Response to the 2012 Question of the Year
Slavin, Stuart J. MD, MEd; Schindler, Debra PhD; Chibnall, John T. PhD; Fendell, Ginny MSW; Shoss, Mindy PhD
Dr. Slavin is associate dean for curriculum and professor of pediatrics, Saint Louis University School of Medicine, St. Louis, Missouri.
Dr. Schindler is education specialist, Saint Louis University School of Medicine, St. Louis, Missouri.
Dr. Chibnall is professor, Department of Neurology and Psychiatry, Saint Louis University School of Medicine, St. Louis, Missouri.
Ms. Fendell is mental health promotion associate, Washington University in St. Louis, St. Louis, Missouri.
Dr. Shoss is assistant professor, Department of Psychology, Saint Louis University, St. Louis, Missouri.
Correspondence should be addressed to Dr. Slavin, Office of Curricular Affairs, Saint Louis University School of Medicine, LRC 101, St. Louis, MO 63104; e-mail: email@example.com.
For those who work and learn in medical schools and teaching hospitals to develop their full potential, fundamental institutional culture change needs to occur. Far too many medical students, residents, faculty, and staff not only fail to reach their potential but also suffer unnecessarily from anxiety, burnout, and depression related to the unhealthy environment in which they work.1,2 Too often, programs that address these problems are directed primarily at treating distressed individuals and fail to look at the workplace environment as a significant source of distress. Systematic efforts, spearheaded by forward-thinking institutional leadership, are needed to create healthier workplace cultures and thereby prevent mental health problems.
PERMA (Positive emotions, Engagement, Relationships, Meaning, and Achievement) was developed as a conceptual model by Martin Seligman, PhD,3 as a guide to help individuals find paths to flourishing. Seligman believes that strength in each of PERMA’s areas can help individuals find lives of happiness, fulfillment, and meaning. PERMA has also been used to develop programs that help individuals develop new cognitive and emotional tools. We believe that the model can be taken even further and used as a framework for institutional leadership and culture change to help all medical students, residents, faculty, and staff reach their full potential. Following are examples of initiatives consistent with promotion of PERMA.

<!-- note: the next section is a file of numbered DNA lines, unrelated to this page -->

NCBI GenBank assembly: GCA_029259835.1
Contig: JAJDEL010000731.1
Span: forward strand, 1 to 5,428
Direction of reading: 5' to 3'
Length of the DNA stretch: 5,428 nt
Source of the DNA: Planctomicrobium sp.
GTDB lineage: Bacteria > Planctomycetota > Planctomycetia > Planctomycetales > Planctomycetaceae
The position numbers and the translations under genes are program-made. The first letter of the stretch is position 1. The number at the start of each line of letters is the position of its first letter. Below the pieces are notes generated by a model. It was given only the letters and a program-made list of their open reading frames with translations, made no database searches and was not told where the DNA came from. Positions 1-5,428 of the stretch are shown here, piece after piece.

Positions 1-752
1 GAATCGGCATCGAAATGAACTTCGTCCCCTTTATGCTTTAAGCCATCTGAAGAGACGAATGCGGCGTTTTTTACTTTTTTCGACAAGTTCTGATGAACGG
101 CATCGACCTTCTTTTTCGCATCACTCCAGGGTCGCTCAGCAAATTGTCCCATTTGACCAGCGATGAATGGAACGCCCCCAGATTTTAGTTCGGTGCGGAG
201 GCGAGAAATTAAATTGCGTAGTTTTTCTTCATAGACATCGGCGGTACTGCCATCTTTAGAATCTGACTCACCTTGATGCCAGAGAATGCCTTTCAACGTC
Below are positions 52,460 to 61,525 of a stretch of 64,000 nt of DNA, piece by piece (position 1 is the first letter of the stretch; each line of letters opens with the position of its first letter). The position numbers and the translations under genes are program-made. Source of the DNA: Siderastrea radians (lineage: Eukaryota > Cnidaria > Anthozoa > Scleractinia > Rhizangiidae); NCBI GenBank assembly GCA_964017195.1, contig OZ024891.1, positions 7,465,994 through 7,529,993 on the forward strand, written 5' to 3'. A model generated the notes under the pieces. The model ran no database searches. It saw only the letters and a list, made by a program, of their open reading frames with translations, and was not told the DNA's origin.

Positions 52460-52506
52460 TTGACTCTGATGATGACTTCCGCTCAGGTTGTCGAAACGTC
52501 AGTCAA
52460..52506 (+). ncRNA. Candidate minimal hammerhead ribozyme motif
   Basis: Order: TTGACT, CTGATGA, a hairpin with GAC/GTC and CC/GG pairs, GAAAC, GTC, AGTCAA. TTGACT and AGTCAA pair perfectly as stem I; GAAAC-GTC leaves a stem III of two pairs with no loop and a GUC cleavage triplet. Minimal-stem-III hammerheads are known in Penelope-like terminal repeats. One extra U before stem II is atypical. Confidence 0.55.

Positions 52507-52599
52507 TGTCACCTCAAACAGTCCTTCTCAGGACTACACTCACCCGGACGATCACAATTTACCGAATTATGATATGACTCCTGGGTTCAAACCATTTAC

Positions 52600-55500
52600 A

Positive emotions: (1) Reduce unnecessary stressors. For example, pass/fail grading in the first two years of medical school has been shown to reduce anxiety and stress while not leading to a drop in educational outcomes. Programs to reduce non-value-added work should be supported throughout the medical and educational enterprise. (2) Introduce programs to promote resilience and coping skills. Mindfulness-based stress-reduction programs have been shown to be effective in reducing distress. (3) Transparency in decision making that includes real and meaningful input from stakeholders should be utilized whenever possible; timely and complete explanations for changes in policies and procedures should be provided.
Engagement: (1) Create opportunities for all to engage fully in their work through reduction of nonvalued work, reduction of unneeded policies, and streamlining of administrative processes. (2) Promote reflection, particularly for students and residents. Encourage learners to truly engage their patients beyond symptoms and physical findings to learn about their experience of illness; cultural beliefs; financial, social, and psychological barriers to achieving good health; and emotional, cognitive, and spiritual assets.
Relationships: (1) Create programs to increase opportunities for meaningful and productive relationships: mentorship for students, residents, and junior faculty, small-group teaching sessions at all educational levels, and development of learning communities. (2) Promote interdivisional and interdepartmental activities.
Meaning: (1) Institute programs where health care workers have the opportunity to reflect on their work, such as Schwartz rounds and Healers Arts courses, to help revitalize the values and motivations for becoming a doctor in the first place as well as combat a culture of negativism and complaint. (2) Support medical humanities programs to help students and employees find greater meaning and richness in their work.
Achievement: (1) Promote a culture of innovation and advancement. Reduce barriers to individual initiative. Avoid micromanagement; delegate to and empower employees to work to their potential. (2) Align incentives with institutional mission and values. (3) Celebrate and reward successes in achieving institutional missions and goals. Recognize humanism and generosity of spirit.
Too often, institutions have implemented “wellness” programs to promote learner, faculty, and staff well-being in relative isolation without connection to other initiatives and a culture of care. These initiatives are likely to be met with skepticism and cynicism. They can be successful only if they are part of a culture of concern and investment in human capital that is broad-based and integrated. Individuals working in the health care environment can reach their potential only if the institutional leadership is invested in creating multifaceted programs and working conditions in which individuals can truly flourish.
1. Dyrbye LN, Thomas MR, Shanafelt TD. Medical student distress: Causes, consequences, and proposed solutions. Mayo Clin Proc. 2005;80:1613–1622
2. Chopra SS. Physician burnout. JAMA. 2004;291:633
3. Seligman ME. Flourish: A Visionary New Understanding of Happiness and Well-Being. 2011 New York, NY Free Press